KUALA LUMPUR: Dutch Lady Milk Industries Bhd (DLMI) is facilitating a 100% self-sufficiency level for Malaysia’s fresh milk production which will lessen the country’s dependency on imported fresh milk.
The company has inked a memorandum of collaboration with the Department of Veterinary Services Malaysia (DVS) for a collaboration to achieve sustainable dairy cattle farming.
In a statement, DLMI managing director Tarang Gupta said the partnership would allow local dairy farmers in the DLMI’s Dairy Development Programme (DDP) to enhance the quality and volume of cattle raw milk in Malaysia.
“With our 58-year presence in Malaysia, we are well-positioned to be the conduit between Malaysia and the Netherlands to facilitate knowledge transfer to create a successful, sustainable dairy sector in the country.
“As the largest purchaser of local fresh milk from DVS milk collection centres in Malaysia, DLMI is committed to helping local dairy smallholders to increase their yield and milk quality, including making dairy farming a steady and growing income source for our vendors, ” he said.
The ideal platform to achieve the goal of self-sufficient fresh milk supply is through the DDP and the Farmer2Farmer (F2F) programme, said Tarang.
The F2F programme emphasises on hygiene management and learning the essential elements in ensuring quality milk as well as increasing the volume of raw milk.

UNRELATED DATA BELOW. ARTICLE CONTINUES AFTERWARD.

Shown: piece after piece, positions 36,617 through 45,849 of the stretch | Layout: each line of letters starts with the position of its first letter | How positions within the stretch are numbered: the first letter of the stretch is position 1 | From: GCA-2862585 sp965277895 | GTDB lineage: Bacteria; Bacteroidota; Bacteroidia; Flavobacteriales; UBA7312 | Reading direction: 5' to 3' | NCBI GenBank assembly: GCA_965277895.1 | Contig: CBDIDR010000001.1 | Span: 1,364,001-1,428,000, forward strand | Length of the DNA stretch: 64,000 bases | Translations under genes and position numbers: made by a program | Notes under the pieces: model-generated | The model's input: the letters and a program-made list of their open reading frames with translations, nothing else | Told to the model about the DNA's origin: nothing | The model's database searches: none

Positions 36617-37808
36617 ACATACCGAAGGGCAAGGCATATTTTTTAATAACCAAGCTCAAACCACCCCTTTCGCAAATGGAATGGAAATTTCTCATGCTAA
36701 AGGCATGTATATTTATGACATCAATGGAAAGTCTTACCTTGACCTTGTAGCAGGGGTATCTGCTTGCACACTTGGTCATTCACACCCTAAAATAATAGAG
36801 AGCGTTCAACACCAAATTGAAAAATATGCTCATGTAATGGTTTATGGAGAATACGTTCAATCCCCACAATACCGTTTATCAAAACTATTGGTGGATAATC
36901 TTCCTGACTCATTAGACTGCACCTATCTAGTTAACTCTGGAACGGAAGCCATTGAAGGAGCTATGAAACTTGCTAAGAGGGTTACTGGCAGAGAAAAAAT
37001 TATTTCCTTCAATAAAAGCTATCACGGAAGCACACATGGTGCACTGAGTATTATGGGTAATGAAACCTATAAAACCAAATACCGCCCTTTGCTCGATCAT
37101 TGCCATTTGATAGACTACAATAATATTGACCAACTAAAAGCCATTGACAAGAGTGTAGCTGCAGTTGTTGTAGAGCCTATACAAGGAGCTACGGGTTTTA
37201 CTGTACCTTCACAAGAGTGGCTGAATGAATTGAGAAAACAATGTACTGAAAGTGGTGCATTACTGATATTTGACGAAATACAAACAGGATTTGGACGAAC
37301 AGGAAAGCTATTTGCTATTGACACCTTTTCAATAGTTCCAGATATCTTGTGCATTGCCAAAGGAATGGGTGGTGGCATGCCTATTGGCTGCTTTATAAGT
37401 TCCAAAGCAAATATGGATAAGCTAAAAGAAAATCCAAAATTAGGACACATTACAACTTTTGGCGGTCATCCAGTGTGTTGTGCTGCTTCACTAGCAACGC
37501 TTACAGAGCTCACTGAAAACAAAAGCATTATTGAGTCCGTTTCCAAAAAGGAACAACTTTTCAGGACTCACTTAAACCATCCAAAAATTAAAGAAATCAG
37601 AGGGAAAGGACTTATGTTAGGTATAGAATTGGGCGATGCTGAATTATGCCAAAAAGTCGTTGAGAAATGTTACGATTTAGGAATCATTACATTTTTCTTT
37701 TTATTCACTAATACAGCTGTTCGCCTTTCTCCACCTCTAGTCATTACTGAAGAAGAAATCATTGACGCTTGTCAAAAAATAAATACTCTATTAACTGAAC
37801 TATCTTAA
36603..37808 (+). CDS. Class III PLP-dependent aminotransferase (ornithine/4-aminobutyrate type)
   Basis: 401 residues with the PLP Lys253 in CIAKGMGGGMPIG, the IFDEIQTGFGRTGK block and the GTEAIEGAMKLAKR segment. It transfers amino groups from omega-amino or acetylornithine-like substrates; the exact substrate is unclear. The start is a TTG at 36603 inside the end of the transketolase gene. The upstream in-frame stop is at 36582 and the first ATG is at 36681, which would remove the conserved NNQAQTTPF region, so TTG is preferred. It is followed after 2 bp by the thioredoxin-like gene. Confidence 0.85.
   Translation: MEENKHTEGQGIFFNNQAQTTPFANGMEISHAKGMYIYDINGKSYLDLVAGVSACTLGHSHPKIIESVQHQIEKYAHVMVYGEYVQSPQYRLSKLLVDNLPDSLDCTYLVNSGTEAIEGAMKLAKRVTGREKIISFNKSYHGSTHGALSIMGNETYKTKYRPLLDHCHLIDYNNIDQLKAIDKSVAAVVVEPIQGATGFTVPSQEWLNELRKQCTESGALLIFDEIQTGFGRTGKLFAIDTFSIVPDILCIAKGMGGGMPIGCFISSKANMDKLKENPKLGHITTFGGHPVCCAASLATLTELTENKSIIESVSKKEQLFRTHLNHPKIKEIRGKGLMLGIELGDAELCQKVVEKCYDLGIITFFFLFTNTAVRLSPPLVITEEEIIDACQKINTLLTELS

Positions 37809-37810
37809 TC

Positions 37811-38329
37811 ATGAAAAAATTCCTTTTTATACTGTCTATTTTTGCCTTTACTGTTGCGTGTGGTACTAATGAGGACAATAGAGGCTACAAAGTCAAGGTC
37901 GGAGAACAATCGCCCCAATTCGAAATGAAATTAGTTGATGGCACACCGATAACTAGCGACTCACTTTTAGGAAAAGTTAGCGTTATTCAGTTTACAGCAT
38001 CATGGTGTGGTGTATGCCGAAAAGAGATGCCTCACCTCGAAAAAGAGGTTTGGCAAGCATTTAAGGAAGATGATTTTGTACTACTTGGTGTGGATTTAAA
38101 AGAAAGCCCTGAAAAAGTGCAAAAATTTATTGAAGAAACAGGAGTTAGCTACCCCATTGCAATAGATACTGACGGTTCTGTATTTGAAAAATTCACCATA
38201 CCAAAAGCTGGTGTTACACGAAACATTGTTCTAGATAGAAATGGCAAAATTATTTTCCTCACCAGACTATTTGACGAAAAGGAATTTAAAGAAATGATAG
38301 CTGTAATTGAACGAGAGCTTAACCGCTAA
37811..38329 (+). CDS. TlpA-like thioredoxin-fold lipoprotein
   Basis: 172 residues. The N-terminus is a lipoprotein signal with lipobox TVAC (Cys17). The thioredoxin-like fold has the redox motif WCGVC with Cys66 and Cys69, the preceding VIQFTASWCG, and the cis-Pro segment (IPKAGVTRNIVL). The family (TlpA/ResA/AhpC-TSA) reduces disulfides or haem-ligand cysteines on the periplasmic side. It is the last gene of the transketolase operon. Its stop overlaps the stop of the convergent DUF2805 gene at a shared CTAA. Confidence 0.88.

According to DVS, Malaysia’s self-sufficiency level in milk production stands at 62%.
The National Dairy Industry Development Programme aims for Malaysia to have 100% self-sufficiency level for local fresh milk production by 2025.
Tarang explained that the initiative would involve the exchange and sharing of resources, facilities, data, knowledge and skills to ensure commercial and strategic advantages are in the best interest of local dairy farmers.
“DLMI is grateful for the opportunity to work with DVS, Minister of Agriculture and Food Industries and the embassy of the Netherlands over the years – to help identify the farmers from both countries who could benefit from this cooperation, as well as to facilitate the processes to make it work, ” he said. Meanwhile, DVS director-general Datuk Dr Norlizan Mohd Noor said the collaboration was a unique opportunity for Malaysian farmers to be exposed to the best practices by Dutch farmers, whose dairy farming tradition dated back 150 years.
“This also opens up the opportunity to boost agropreneurship amongst Malaysians, particularly youths, ” he added.
In line with the government’s target for the country to be self-sufficient on milk production, Norlizan noted that the F2F programme would also help DVS’s efforts in the prevention and control of zoonotic diseases and boost food production from animal-based products.